[Show abstract][Hide abstract] ABSTRACT: It has been supposed that the HA (haemagglutinin) of influenza virus must be recruited to membrane rafts to perform its function in membrane fusion and virus budding. In the present study, we aimed at substantiating this association in living cells by biophysical methods. To this end, we fused the cyan fluorescent protein Cer (Cerulean) to the cytoplasmic tail of HA. Upon expression in CHO (Chinese-hamster ovary) cells HA-Cer was glycosylated and transported to the plasma membrane in a similar manner to authentic HA. We measured FLIM-FRET (Förster resonance energy transfer by fluorescence lifetime imaging microscopy) and showed strong association of HA-Cer with Myr-Pal-YFP (myristoylated and palmitoylated peptide fused to yellow fluorescent protein), an established marker for rafts of the inner leaflet of the plasma membrane. Clustering was significantly reduced when rafts were disintegrated by cholesterol extraction and when the known raft-targeting signals of HA, the palmitoylation sites and amino acids in its transmembrane region, were removed. FRAP (fluorescence recovery after photobleaching) showed that removal of raft-targeting signals moderately increased the mobility of HA in the plasma membrane, indicating that the signals influence access of HA to slowly diffusing rafts. However, Myr-Pal-YFP exhibited a much faster mobility compared with HA-Cer, demonstrating that HA and the raft marker do not diffuse together in a stable raft complex for long periods of time.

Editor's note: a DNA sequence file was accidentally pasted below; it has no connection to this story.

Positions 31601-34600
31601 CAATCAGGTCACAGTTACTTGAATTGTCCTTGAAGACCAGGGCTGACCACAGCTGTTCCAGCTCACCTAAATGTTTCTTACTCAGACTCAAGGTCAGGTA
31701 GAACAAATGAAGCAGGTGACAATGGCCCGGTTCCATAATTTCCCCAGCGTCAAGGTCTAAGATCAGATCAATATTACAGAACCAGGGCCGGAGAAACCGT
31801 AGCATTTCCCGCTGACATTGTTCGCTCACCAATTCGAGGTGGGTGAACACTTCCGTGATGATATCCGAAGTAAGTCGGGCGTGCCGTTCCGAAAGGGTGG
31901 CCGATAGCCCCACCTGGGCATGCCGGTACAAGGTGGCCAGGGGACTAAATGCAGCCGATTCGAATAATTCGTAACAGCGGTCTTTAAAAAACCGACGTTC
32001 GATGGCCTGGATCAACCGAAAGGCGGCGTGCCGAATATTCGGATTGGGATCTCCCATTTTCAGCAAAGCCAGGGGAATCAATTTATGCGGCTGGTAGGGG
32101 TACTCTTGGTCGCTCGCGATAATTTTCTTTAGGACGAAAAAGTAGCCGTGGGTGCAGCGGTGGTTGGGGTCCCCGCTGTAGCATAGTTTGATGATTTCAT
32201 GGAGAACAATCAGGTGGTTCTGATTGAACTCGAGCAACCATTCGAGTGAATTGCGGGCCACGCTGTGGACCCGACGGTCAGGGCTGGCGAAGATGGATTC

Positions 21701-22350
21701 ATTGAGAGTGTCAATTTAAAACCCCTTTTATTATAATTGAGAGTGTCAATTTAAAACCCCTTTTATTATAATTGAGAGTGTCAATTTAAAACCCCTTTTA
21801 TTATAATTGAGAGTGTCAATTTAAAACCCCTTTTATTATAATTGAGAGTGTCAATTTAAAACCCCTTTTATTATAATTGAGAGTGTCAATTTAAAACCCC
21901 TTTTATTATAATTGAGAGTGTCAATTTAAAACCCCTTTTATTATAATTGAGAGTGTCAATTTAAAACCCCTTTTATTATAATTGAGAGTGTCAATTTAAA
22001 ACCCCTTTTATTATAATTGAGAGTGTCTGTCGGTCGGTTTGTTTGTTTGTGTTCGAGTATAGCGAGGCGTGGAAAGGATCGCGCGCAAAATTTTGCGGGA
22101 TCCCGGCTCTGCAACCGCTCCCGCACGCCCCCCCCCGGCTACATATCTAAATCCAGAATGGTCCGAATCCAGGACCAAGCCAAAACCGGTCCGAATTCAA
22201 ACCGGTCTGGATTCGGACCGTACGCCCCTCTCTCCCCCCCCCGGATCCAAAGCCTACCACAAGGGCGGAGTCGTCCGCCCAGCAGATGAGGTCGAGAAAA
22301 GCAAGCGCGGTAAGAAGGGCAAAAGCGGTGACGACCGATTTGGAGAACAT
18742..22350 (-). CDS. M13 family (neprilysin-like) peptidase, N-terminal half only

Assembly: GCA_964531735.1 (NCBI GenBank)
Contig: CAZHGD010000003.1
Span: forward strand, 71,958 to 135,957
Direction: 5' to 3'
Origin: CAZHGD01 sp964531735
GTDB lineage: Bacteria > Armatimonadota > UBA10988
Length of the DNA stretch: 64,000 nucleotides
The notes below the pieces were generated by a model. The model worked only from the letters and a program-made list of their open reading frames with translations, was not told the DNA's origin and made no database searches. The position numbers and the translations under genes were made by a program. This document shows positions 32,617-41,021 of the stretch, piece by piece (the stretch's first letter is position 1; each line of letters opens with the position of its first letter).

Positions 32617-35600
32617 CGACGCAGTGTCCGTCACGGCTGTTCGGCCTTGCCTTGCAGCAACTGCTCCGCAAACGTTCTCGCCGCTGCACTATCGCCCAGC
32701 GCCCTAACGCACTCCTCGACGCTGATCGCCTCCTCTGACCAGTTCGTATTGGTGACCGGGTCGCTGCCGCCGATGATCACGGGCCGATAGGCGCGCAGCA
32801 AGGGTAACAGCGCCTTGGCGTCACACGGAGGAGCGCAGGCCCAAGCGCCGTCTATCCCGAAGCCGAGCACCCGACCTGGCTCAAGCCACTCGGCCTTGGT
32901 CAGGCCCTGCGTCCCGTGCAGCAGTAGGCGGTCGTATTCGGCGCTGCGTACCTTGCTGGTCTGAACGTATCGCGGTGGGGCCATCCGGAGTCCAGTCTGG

[Show abstract][Hide abstract] ABSTRACT: Influenza virus hemagglutinin (HA) has been suggested to be enriched in liquid-ordered lipid domains named rafts, which represent an important step in virus assembly. We employed Förster resonance energy transfer (FRET) via fluorescence lifetime imaging microscopy to study the interaction of the cytoplasmic and transmembrane domain (TMD) of HA with agly co sylphos pha tidyl ino si tol (GPI)-anchored peptide, an established marker for rafts in the exoplasmic leaflet of living mammalian plasma membranes. Cyan fluorescent protein (CFP) was fused to GPI, whereas the HA sequence was tagged with yellow fluorescent protein (YFP) on its exoplasmic site (TMD-HA-YFP), avoiding any interference of fluorescent proteins with the proposed role of the cytoplasmic domain in lateral organization of HA. Constructs were expressed in Chinese hamster ovary cells (CHO-K1) for which cholesterol-sensitive lipid nanodomains and their dimension in the plasma membrane have been described (Sharma, P., Varma, R., Sarasij, R. C., Ira, Gousset, K., Krishnamoorthy, G., Rao, M., and Mayor, S. (2004) Cell 116, 577-589). Upon transfection in CHO-K1 cells, TMD-HA-YFP is partially expressed as a dimer. Only dimers are targeted to the plasma membrane. Clustering of TMD-HA-YFP with GPI-CFP was observed and shown to be reduced upon cholesterol depletion, a treatment known to disrupt rafts. No indication for association of TMD-HA-YFP with GPI-CFP was found when palmitoylation, an important determinant of raft targeting, was suppressed. Clustering of TMD-HA-YFP and GPI-CFP was also observed in purified plasma membrane suspensions by homoFRET. We concluded that the pal mit oy lated TMD-HA alone is sufficient to recruit HA to cholesterol-sensitive nanodomains. The corresponding construct of the spike protein E2 of Semliki Forest virus did not partition preferentially in such domains.